At the end of the 1940s, who lived in this Polish Gdańsk, which had been transformed by the war? Is it true that even the majority of Gdańsk families at that time had borderland roots?

Not really ... In 1948, Kresowiacy and the Bug River inhabitants constituted 16 percent of the population. More than 60 percent were newcomers from central Poland, including about 14 percent from Warsaw and Mazovia. And it must be said that there was no other city in the entire area of the so-called Recovered Territories where Poles settled in such large numbers and as willingly as in Gdańsk.

Source: Gdansk.pl, Wiosna 1945 - rodzi się polski Gdańsk. Rozmowa z Sylwią Bykowską z Instytutu Historii PAN, https://bit.ly/32G9F8P, last visited 27.12.21

Tales from a demolished city: Gdańsk in 1945, seen through the eyes of children

Alfons Flisykowski, the commander of the defense of the Polish Post in Gdańsk, was murdered by the Germans. His daughter, Henryka Flisykowska-Kledzik, was 9 years old in 1945.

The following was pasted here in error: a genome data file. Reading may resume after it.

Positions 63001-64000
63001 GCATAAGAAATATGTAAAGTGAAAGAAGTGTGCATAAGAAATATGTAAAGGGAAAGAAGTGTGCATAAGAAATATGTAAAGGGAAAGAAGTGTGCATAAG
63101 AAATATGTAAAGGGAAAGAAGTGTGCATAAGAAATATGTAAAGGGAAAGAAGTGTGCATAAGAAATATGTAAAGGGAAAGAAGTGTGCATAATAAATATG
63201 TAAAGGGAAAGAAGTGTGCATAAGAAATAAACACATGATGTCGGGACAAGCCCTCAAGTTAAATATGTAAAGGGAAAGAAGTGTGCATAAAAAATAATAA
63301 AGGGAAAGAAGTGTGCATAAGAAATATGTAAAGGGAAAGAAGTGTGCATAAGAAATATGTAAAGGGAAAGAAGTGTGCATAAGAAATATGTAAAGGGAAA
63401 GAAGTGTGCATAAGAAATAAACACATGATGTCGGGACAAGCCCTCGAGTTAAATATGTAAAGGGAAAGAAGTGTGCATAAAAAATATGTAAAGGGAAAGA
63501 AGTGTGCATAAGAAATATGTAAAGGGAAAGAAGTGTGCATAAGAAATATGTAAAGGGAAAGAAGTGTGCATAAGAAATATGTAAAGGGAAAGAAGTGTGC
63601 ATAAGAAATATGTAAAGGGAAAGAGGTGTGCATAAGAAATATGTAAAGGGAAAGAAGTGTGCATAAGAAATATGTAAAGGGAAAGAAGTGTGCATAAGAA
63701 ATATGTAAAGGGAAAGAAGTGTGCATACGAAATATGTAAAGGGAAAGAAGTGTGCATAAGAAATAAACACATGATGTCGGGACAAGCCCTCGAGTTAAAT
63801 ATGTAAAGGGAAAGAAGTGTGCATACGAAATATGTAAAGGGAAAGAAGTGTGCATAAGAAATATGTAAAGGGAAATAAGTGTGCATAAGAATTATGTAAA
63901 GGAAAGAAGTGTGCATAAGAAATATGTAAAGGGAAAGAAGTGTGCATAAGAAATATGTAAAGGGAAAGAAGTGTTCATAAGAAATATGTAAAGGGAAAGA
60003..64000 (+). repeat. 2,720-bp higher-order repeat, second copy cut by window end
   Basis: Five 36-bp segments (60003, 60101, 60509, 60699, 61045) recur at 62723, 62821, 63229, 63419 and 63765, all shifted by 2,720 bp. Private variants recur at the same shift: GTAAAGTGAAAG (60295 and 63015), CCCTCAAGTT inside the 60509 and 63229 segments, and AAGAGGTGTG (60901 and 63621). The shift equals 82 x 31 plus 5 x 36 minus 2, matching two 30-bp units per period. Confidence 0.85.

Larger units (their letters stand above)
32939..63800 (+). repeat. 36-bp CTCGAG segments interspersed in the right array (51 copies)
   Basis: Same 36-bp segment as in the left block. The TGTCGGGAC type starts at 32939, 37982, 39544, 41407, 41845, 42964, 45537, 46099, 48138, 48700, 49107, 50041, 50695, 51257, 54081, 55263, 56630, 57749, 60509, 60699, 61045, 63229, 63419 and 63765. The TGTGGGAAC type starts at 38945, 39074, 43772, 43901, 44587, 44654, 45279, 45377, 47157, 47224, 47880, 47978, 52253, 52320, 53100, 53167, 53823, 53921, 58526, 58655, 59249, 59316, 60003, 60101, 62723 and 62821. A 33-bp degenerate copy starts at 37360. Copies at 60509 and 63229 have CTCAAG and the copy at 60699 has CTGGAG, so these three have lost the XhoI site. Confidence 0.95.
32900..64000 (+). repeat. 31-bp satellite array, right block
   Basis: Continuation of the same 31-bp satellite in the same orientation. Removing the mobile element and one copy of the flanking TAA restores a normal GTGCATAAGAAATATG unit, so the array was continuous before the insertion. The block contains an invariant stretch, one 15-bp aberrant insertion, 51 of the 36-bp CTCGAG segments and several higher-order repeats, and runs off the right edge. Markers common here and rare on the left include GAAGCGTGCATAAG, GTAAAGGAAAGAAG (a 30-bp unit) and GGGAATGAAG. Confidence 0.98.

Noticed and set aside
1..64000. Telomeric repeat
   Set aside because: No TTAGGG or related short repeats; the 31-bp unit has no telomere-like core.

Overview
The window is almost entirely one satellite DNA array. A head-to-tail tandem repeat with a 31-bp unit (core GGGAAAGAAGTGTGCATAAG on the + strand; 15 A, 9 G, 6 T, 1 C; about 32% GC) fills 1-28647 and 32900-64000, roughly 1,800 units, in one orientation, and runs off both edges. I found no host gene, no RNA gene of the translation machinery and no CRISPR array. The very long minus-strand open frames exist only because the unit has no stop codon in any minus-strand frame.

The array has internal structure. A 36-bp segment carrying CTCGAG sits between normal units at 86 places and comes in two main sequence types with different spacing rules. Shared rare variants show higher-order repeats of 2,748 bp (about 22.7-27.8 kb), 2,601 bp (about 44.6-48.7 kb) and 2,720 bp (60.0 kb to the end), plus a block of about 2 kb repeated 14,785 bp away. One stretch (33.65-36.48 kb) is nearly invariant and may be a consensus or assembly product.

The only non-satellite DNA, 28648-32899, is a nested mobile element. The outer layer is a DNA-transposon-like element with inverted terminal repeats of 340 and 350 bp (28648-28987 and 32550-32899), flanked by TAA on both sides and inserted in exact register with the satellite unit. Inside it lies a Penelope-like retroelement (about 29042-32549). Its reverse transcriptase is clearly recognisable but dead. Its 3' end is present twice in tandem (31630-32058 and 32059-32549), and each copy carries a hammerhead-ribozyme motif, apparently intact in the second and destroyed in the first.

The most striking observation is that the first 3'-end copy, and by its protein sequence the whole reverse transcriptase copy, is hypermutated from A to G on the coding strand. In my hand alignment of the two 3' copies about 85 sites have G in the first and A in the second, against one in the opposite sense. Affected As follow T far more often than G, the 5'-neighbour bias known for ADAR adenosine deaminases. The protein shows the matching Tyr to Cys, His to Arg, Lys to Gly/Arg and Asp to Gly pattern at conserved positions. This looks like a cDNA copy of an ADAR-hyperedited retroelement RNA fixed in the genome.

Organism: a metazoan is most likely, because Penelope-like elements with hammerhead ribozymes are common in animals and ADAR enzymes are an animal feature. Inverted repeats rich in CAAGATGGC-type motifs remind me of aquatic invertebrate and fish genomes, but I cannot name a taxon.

“My mother was allocated a room in an apartment in Siedlce, rather than an apartment of her own. Two German women lived there, and one of them - the younger and more attractive one, Frida, had a friend who came to see her regularly. He was a Russian soldier. That made the apartment safe. Mother knew that when she came home from work, she would not find other tenants there, except for the German women.” - said Flisykowska-Kledzik.(...)

Over time, people from different parts of Poland, including Greater Poland, Kashubia and Lviv, moved into the tenement house where the Flisykowski family lived. “I don’t remember any animosities or quarrels. We were all in the same position; we all came with one suitcase or bag, and we helped one another. One lady made us clothes, another, through friends, got us eggs. The atmosphere was very good,” recalls Flisykowska-Kledzik.

Source: Dzieje.pl, Opowieści ze zburzonego miasta, czyli Gdańsk w 1945 r. w oczach dzieci, https://bit.ly/3qvAYLh, last visited 27.12.21